A free range egg brand whose producers include farms from the North East has commissioned new research into the positive benefits of music on hens.
The University of Bristol studied happy egg co. hens for two months, monitoring their reactions and behaviours as they were exposed to music from a range of genres.
According to the findings, hens are intrigued by all types of music, entering the nest boxes 159% more frequently during weeks when music was playing compared to weeks when it was not.
Classical music from composers such as Beethoven, Bach and Mozart proved preferable over pop music like One Direction, while hen in-boxes playing Eine Kleine Nachtmusik laid 6% more eggs than hens in other boxes.
The music, however, did not increase overall egg production.
Isabelle Pettersson from the University of Bristol said: “The study shows that chickens have the ability not only to hear music but to discriminate between different genres, as shown by the fact that some of the birds switched nest boxes, choosing to lay preferentially to the accompaniment of classical music.
“We already know that hens are sensitive to noise and that loud noises of 80 decibels or more can have a profoundly negative effect on them, but it would seem the soothing tempo of classical composition may have a more positive effect.”
Off the back of the findings, the happy egg co. is releasing Top of the Flocks, an album of tracks from British composer Jack Ketch, aimed at boosting hen happiness, relaxation and productivity.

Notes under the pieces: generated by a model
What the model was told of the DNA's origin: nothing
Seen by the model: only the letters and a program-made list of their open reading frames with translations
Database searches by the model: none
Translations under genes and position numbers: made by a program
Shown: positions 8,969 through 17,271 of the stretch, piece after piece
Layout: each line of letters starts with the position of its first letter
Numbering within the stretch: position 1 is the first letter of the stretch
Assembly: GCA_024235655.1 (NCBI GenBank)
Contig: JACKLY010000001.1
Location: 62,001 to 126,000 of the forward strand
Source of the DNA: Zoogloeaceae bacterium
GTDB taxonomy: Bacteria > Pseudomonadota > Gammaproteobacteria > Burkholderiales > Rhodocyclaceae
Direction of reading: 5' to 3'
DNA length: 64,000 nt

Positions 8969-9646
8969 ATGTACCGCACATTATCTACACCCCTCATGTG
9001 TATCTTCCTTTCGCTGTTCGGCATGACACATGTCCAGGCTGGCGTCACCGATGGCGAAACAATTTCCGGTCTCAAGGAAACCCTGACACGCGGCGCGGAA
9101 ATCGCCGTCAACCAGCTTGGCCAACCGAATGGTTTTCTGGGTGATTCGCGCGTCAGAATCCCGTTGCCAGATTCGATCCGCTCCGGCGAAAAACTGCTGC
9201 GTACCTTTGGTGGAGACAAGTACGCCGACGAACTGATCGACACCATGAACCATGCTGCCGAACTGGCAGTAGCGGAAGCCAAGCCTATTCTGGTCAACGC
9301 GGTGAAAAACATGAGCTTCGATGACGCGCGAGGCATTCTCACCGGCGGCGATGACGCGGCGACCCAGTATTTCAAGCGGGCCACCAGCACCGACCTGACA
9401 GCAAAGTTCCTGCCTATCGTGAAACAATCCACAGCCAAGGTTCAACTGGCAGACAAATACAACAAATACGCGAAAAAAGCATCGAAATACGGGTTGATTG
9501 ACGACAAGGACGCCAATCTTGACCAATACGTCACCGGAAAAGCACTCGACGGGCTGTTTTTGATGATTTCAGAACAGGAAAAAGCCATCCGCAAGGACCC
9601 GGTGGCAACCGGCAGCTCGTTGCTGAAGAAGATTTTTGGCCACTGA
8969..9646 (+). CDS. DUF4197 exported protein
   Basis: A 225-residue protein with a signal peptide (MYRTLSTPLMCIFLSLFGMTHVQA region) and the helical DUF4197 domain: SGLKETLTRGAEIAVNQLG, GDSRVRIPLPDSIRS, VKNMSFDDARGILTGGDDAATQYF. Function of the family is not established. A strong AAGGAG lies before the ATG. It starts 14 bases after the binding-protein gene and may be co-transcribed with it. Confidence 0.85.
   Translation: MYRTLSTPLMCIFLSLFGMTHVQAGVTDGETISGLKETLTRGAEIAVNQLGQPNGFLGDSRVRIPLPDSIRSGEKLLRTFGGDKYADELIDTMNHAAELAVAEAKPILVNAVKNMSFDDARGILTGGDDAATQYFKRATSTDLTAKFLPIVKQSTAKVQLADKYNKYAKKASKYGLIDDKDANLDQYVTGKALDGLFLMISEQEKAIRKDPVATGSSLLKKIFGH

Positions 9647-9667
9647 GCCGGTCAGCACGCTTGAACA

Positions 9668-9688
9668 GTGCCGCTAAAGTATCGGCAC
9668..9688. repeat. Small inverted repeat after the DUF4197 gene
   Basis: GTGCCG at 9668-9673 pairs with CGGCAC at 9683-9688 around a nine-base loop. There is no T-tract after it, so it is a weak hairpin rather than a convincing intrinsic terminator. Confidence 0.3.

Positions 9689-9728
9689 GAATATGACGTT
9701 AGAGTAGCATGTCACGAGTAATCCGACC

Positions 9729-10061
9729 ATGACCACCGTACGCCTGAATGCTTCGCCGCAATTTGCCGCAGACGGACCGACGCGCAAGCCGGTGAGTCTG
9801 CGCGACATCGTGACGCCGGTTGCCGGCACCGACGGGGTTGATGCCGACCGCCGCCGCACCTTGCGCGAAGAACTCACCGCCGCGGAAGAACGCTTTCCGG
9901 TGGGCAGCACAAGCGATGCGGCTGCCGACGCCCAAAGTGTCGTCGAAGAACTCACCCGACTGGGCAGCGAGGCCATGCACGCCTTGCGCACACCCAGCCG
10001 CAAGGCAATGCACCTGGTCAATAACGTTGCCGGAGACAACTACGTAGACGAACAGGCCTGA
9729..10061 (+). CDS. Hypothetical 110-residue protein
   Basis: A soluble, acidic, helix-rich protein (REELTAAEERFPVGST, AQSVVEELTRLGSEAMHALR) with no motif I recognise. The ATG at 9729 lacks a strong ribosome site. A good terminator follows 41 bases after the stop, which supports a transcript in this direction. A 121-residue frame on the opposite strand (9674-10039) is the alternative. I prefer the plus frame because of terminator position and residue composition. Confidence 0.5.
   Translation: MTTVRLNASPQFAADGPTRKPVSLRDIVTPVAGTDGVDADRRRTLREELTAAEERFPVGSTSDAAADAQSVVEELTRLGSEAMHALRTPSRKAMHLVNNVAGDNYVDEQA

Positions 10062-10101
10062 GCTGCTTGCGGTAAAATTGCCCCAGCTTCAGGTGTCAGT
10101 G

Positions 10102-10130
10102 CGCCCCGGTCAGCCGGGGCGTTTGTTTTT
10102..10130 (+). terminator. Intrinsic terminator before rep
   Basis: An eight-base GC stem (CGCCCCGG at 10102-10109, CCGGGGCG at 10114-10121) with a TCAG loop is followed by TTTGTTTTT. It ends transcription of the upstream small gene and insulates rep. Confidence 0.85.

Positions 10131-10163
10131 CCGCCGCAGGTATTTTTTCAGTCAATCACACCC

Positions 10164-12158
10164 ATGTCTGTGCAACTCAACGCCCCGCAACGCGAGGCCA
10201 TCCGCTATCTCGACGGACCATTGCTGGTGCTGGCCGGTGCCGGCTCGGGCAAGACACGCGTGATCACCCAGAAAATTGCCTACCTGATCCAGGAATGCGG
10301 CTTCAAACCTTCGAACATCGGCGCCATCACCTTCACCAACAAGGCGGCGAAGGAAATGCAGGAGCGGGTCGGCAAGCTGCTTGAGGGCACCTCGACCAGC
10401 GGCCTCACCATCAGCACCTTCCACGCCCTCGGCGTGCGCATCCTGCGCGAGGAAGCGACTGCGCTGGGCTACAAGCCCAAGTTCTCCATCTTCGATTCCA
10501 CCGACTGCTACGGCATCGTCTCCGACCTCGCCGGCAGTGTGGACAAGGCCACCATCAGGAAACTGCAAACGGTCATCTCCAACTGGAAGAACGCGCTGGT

This will be available to download from Facebook and will be distributed to happy egg co. producers, such as William Maughan, who farms near Darlington.
In line with happy egg co. guidelines, Mr Maughan already incorporates a wide range of features to boost hen welfare, including towers to perch on, sandpits for dust-bathing and natural play areas.
Top of the Flocks, he said, would definitely be worth a go.
“This has been done for a long time,” he said. “In the past we’ve had the radio on in the shed to create a bit of background noise, which has a calming effect, lowering stress levels and making the hens feel happier.
“I think there have been studies done on this in the past and it’s something that is at least worth a try.”
He added that, thanks to the efforts of the happy egg co. and others, people were becoming more aware of how creating stimulating environments can contribute to animal welfare.
Rob Newell, head of brand marketing at the happy egg co. said: “We know hens have good hearing and respond in different ways to different sounds. We wanted to see if music could boost their happiness.
“We’ve already developed a range of activities for our farms to ensure our girls lead a rich and full life but we wanted to take this one step further and introduce new forms of entertainment for our flocks.
“The album is already going down really well across our farms and the research will also be used to inform our awareness of how noise can affect laying birds and the importance of providing them with an environment that best suits their preferences when it comes to musical stimulus.”
Composer Jack Ketch added: “I’ve been composing music professionally for more than 15 years, but being asked to create an album for hens was definitely a first! I’ve had a fantastic time working closely with the hens, and spending time on a happy egg farm, to create an original composition they love and respond well to.
“I’ve discovered the happy egg girls have a great musical ear and it’s been a privilege to do something to boost their happiness.”
To listen to or download the album visit www.thehappyegg.co.uk .